"Twenty-one years as an assistant, 24 bowl games, won more than 10 games 17 times, coached in five national championships," Bazzel said. "Boy, if I was an AD I sure would want to talk to you."

Claps, whoops and whistles followed.

"I'm kidding!" Bazzel said. "I'm kidding!"

The jokes came a day after Venables said during an appearance on the radio show Sports Talk with Bo Mattingly that his representatives have been contacted by Arkansas during its search for a head coach.

When asked by an Arkansas Democrat-Gazette reporter whether anything had progressed with his representatives, Venables did not expand.

"I'm going out to recruit for Clemson tonight," he said.

Even Gov. Asa Hutchinson offered a quip when he spoke at the beginning of the ceremony.

"David, would you mind holding my phone in case Chancellor [Joe] Steinmetz and the board of trustees call?" Hutchinson said.

The award ceremony was the first since its namesake and former Arkansas head coach and athletic director Frank Broyles died in August from complications of Alzheimer's disease.

Broyles' daughter, Betsy Broyles Arnold, and granddaughter, Molly Arnold, presented the award as representatives of the Frank & Barbara Broyles Foundation.

The foundation, which fights Alzheimer's disease, partnered with the award in 2016.

"You're a part of our family," Molly Arnold said. "For the last two years, got to spend time and get to know everyone that's been involved, and this is a team. This is a family. Alzheimer's affects all of us, whether it's directly or indirectly."

The four other finalists were Auburn defensive coordinator Kevin Steele; Oklahoma co-offensive coordinator and offensive line coach Bill Bedenbaugh; Central Florida offensive coordinator Troy Walters; and Wisconsin defensive coordinator Jim Leonhard. Steele did not attend.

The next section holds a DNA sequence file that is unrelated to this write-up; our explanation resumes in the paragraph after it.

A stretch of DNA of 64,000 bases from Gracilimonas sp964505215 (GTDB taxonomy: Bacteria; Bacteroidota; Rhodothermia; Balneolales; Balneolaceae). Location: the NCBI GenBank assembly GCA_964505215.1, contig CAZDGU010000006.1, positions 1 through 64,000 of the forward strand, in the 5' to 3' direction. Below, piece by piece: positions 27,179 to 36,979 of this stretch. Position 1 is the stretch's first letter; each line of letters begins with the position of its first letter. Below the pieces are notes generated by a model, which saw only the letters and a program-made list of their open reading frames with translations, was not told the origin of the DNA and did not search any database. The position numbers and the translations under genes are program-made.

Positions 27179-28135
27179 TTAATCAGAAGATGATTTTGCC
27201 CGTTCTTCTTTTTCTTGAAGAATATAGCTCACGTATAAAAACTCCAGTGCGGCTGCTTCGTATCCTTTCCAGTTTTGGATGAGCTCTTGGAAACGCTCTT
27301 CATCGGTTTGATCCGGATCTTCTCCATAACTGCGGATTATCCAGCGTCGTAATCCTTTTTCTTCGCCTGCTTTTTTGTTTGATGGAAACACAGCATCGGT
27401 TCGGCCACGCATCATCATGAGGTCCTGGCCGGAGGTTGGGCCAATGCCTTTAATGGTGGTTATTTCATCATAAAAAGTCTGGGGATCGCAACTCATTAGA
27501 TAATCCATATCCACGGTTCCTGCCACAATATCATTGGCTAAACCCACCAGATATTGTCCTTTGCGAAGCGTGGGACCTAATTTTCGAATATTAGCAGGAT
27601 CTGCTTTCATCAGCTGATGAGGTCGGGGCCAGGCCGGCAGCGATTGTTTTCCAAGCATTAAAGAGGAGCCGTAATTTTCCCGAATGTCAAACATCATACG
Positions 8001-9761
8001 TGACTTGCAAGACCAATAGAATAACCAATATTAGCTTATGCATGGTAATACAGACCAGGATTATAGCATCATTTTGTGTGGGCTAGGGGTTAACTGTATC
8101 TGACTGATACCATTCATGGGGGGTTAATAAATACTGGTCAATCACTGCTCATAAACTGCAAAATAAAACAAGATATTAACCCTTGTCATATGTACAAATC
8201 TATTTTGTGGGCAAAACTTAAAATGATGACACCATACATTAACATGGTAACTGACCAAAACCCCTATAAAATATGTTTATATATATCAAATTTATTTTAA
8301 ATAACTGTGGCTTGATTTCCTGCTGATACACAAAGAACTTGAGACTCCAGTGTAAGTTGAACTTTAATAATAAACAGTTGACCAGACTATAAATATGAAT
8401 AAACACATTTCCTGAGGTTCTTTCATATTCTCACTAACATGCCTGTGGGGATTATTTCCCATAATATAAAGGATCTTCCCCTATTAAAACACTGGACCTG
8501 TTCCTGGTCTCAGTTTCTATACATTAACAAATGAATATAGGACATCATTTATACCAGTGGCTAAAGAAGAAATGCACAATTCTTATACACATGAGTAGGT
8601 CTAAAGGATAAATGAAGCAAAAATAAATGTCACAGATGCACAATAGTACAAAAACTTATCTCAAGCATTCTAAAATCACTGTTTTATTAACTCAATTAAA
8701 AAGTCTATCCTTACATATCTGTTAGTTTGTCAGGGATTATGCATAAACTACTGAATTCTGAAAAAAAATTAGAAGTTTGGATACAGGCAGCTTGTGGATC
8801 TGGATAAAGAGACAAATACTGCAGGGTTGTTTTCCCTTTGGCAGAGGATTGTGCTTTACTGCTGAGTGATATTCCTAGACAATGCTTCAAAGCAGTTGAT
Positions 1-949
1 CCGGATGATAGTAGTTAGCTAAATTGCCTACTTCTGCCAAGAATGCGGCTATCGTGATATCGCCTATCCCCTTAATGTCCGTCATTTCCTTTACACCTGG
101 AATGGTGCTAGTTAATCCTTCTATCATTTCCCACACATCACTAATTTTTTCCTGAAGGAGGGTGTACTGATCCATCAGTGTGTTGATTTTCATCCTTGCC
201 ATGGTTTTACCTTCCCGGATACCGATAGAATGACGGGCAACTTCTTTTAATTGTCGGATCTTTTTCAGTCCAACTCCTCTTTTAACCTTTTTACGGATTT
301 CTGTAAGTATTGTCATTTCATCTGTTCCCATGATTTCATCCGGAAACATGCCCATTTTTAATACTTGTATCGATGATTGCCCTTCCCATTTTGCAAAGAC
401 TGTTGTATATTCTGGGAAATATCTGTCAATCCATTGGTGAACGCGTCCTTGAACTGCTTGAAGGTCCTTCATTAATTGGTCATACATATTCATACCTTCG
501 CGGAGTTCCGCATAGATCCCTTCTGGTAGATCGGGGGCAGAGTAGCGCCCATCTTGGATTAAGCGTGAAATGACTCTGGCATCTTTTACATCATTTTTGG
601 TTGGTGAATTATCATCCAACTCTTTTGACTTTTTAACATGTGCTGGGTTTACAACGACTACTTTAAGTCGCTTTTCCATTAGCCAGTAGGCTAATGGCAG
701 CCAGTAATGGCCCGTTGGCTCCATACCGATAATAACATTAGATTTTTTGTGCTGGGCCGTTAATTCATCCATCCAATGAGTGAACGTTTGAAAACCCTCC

"I wish Coach Steele was here," Walters said. "I want to pick his brain a little bit. We do play them in the Chick-fil-A Peach Bowl. Try to find out some tips and see if we can have a chance."

Elliott, Venables and Clemson will play Alabama in college football's postseason for the third consecutive season.

"Very excited, 'cause 'best' is the standard," Elliott said. "For a long time, Alabama has been the standard in college football. And to have an opportunity to play them again, it seems like this is just what we do. This is the third year in a row, and now it's the expectation. You win the ACC championship, you have an opportunity to play Alabama."

Broyles Award winners


2017 Tony Elliott, Clemson

2016 Brent Venables, Clemson

2015 Lincoln Riley, Oklahoma

2014 Tom Herman, Ohio State

2013 Pat Narduzzi, Michigan State

2012 Bob Diaco, Notre Dame

2011 John Chavis, LSU

2010 Gus Malzahn, Auburn

2009 Kirby Smart, Alabama

2008 Kevin Wilson, Oklahoma

2007 Jim Heacock, Ohio State

2006 Bud Foster, Virginia Tech

2005 Greg Davis, Texas

2004 Gene Chizik, Auburn

2003 Brian VanGoder, Georgia

2002 Norm Chow, Southern Cal

2001 Randy Shannon, Miami

2000 Mark Mangino, Oklahoma

1999 Ralph Friedgen, Georgia Tech

1998 David Cutcliffe, Tennessee

1997 Jim Herrmann, Michigan

1996 Mickey Andrews, Florida State


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Sports on 12/06/2017